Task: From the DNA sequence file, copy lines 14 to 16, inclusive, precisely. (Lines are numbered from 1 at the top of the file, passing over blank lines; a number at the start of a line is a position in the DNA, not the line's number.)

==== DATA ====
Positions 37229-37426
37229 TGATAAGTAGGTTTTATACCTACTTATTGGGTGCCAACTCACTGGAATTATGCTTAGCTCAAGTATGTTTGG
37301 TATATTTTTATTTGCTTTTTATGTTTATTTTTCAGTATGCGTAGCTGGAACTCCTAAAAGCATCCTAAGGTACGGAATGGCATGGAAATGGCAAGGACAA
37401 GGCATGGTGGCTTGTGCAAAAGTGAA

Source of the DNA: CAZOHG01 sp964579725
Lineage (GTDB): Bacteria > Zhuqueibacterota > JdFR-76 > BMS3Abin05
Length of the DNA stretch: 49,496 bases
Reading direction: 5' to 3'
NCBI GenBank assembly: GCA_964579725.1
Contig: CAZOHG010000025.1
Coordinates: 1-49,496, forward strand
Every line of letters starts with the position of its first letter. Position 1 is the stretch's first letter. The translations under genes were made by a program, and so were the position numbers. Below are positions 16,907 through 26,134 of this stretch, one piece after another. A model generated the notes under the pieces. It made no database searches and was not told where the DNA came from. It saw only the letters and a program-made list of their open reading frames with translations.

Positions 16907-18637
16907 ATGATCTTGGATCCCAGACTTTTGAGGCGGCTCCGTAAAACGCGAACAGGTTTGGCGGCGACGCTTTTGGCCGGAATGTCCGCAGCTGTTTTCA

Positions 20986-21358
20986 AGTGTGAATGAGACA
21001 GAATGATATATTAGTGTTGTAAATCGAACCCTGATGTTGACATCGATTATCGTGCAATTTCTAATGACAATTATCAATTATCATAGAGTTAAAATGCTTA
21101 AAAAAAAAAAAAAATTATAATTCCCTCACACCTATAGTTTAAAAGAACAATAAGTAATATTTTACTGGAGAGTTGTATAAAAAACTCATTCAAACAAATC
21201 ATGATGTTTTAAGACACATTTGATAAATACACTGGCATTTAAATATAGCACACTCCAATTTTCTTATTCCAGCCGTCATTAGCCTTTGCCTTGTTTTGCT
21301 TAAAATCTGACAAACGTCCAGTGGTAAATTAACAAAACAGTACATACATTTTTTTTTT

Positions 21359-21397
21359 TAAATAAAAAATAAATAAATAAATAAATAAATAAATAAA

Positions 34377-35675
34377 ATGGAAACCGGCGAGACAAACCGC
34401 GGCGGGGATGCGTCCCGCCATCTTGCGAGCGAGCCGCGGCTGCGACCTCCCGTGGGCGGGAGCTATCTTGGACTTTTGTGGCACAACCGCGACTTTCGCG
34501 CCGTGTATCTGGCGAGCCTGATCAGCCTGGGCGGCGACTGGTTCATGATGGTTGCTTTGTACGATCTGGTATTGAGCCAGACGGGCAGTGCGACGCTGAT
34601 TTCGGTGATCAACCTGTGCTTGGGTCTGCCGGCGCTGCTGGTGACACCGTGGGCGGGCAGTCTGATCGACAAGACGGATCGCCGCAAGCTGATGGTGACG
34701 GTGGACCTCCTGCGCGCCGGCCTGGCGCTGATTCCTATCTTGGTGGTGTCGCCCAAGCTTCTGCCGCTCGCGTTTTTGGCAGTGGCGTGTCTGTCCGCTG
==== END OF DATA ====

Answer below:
16907 ATGATCTTGGATCCCAGACTTTTGAGGCGGCTCCGTAAAACGCGAACAGGTTTGGCGGCGACGCTTTTGGCCGGAATGTCCGCAGCTGTTTTCA

Positions 20986-21358
20986 AGTGTGAATGAGACA